It’s that time of year again where I think about what books I’ve read during the past twelve months. I’ve read a lot of books this year, most of them arranged around my research into commercial crime, but some just for fun. Some of them merged into each other as a surface read, but a few stood out and dug deep, becoming instantly memorable. As usual, the books that were a little different really caught my attention.
So these are my favourite books of 2015:
All My Puny Sorrows – Miriam Townes
I loved this book. From start to finished it drew me into the world of these sisters. The imagery is so sharp that I remember it six months later. Not the happiest of stories, but certainly the least putdownable novel of 2015 for me.
H is for Hawk – Helen MacDonald
I wasn’t going to read H is for Hawk as the blurb put me off. In the end I listened to it on Audible and it mesmerised my summer walks to work. I just didn’t want it to end. There’s something visceral about this book that resonated with me on a deep level.
Station Eleven – Emily St John Mandel
Speculative fiction at its best, and a cracking premise. The characterisation is brilliant and the quest narrative well drown and complex enough to keep me thinking. This novel has depth and breadth. I was so pleased to see its success disproving the literary snobs who turn their noses up at speculative fiction as somehow ‘second best’.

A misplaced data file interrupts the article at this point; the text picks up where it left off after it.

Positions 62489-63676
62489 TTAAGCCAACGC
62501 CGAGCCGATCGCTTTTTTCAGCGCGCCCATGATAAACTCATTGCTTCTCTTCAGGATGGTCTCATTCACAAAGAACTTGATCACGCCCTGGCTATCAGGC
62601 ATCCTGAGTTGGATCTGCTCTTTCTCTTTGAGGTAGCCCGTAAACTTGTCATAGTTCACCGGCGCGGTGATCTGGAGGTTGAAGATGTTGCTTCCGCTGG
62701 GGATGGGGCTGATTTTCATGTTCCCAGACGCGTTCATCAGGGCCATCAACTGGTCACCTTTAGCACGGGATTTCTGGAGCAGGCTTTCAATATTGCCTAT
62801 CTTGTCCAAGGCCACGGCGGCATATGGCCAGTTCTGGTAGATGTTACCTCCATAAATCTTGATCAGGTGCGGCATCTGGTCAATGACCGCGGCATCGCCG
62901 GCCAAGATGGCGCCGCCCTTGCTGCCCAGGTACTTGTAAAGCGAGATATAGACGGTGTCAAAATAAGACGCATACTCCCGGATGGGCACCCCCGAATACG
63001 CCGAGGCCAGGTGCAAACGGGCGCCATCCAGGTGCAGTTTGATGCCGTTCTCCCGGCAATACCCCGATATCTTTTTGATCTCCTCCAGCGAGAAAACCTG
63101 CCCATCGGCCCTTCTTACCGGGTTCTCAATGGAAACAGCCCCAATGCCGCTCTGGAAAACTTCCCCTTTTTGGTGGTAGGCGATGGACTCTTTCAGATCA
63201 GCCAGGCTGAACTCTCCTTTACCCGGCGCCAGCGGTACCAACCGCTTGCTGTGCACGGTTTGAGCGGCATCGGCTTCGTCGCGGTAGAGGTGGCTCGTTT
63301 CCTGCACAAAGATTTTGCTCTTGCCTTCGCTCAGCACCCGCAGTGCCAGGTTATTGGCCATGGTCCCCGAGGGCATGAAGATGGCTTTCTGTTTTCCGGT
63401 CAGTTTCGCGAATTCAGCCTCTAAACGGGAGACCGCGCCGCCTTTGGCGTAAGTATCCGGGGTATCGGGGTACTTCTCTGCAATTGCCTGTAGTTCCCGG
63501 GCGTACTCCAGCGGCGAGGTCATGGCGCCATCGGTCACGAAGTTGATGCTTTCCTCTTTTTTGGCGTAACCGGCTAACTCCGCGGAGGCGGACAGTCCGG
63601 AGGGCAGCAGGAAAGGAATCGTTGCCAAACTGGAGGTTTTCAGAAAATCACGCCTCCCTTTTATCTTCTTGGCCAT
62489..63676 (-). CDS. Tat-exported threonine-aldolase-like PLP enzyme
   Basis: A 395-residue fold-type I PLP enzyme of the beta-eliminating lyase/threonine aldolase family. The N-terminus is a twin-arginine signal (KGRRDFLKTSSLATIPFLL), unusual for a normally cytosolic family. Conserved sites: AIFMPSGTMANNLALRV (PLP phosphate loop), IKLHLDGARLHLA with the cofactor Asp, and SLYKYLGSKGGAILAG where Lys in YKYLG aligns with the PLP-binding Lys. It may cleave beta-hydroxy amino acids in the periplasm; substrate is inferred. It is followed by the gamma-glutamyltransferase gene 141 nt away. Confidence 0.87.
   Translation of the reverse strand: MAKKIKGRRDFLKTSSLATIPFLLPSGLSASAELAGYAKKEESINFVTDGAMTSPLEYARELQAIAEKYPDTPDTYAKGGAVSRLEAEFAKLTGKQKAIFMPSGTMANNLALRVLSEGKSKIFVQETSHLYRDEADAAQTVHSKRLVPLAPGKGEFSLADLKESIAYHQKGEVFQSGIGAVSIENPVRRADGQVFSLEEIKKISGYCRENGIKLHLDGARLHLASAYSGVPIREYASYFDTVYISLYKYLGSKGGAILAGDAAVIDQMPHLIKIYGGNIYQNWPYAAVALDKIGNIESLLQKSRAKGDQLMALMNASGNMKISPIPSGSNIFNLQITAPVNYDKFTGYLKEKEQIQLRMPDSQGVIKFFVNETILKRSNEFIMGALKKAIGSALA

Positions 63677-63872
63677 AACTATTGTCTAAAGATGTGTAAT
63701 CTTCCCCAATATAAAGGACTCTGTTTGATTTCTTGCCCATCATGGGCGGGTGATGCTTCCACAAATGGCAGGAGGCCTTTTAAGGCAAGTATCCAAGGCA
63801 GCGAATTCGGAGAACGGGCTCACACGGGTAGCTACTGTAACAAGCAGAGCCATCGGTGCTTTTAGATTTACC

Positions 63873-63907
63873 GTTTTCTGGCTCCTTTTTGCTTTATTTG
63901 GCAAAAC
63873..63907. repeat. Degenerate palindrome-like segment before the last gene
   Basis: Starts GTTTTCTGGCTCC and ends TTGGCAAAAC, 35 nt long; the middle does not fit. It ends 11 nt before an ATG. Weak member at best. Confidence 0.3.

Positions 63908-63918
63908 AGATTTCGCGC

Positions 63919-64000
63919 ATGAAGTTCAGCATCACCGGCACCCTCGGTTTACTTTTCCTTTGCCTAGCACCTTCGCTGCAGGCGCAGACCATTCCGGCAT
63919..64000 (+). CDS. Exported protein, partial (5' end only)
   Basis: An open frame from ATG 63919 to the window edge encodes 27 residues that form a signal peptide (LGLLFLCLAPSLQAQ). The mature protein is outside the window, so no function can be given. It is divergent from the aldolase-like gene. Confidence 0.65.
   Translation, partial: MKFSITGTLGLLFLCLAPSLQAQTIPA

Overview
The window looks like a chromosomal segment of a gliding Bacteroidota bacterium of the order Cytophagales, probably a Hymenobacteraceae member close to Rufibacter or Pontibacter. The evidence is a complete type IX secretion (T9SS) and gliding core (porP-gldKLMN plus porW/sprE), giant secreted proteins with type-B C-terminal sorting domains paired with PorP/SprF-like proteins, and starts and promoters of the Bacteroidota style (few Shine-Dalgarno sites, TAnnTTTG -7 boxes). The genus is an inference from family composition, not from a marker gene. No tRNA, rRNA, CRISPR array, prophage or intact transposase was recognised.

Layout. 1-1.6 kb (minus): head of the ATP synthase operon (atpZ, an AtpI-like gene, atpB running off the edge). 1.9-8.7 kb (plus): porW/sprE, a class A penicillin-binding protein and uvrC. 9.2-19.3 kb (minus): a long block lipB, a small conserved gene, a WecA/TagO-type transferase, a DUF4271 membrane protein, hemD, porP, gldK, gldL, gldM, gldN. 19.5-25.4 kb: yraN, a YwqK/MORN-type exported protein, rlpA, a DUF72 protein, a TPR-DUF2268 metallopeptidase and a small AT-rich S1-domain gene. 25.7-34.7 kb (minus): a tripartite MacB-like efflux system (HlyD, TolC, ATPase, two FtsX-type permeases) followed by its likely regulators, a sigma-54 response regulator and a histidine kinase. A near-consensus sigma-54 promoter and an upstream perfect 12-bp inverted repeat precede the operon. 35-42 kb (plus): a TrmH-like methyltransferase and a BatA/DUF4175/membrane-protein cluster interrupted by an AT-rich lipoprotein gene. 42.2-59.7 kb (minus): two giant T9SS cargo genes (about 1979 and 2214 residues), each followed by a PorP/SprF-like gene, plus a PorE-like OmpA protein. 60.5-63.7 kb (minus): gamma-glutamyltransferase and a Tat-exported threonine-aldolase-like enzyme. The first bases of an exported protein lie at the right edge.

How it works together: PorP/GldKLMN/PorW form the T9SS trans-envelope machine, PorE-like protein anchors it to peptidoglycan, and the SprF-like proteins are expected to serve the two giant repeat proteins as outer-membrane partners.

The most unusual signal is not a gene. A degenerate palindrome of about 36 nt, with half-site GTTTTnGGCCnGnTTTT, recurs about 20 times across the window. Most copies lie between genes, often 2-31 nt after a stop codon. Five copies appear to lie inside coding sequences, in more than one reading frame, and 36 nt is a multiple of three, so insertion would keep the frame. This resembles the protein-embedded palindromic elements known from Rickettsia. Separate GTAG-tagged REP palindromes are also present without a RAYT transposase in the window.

You – Caroline Kepnes
A brilliant crime novel from the perspective of the perpetrator and written in second person. From the first page I was hooked by the first in a long line of unlikable but gripping characters. This book really pushed the boundaries of what I expected, with a very different perspective on the mind of a psychopath.
Sadly I couldn’t pick ten books this year. Many of the books I read had a samey feel to them, I expect that it was a trend running through the year that focused on domestic stories. Knowing that there is approximately twelve months lead time from acceptance to publication for a novel, staggered over a year, I can only guess that this was no coincidence, rather and intentional push in the market. Successful though it was in commercial terms, from a readers point of view it became tedious and I found myself skipping titles that suggested domestic situations with either crime, mystery or secrets. It will be interesting to see what next year’s trend is.
What I’m hoping for next year
I appreciate a good story, but this year there seemed to be too many variations on the ‘relationship crime’ plots. Each book with this kind of plot has its own merits to some degree, but eventually I went looking for something different, something more ‘real’.
The common theme running through my favourite books is that I found it easy to suspend my disbelief. For me, this is a sign that the book is written because the author has something to say, rather than to a formula. That’s what I will be looking out for in 2016.
If you have any recommendations along these lines, not just from 2015, I’d love to hear about them.
Here’s to lots of interesting, engaging reads for 2016, which I feel sure will be a better year for books.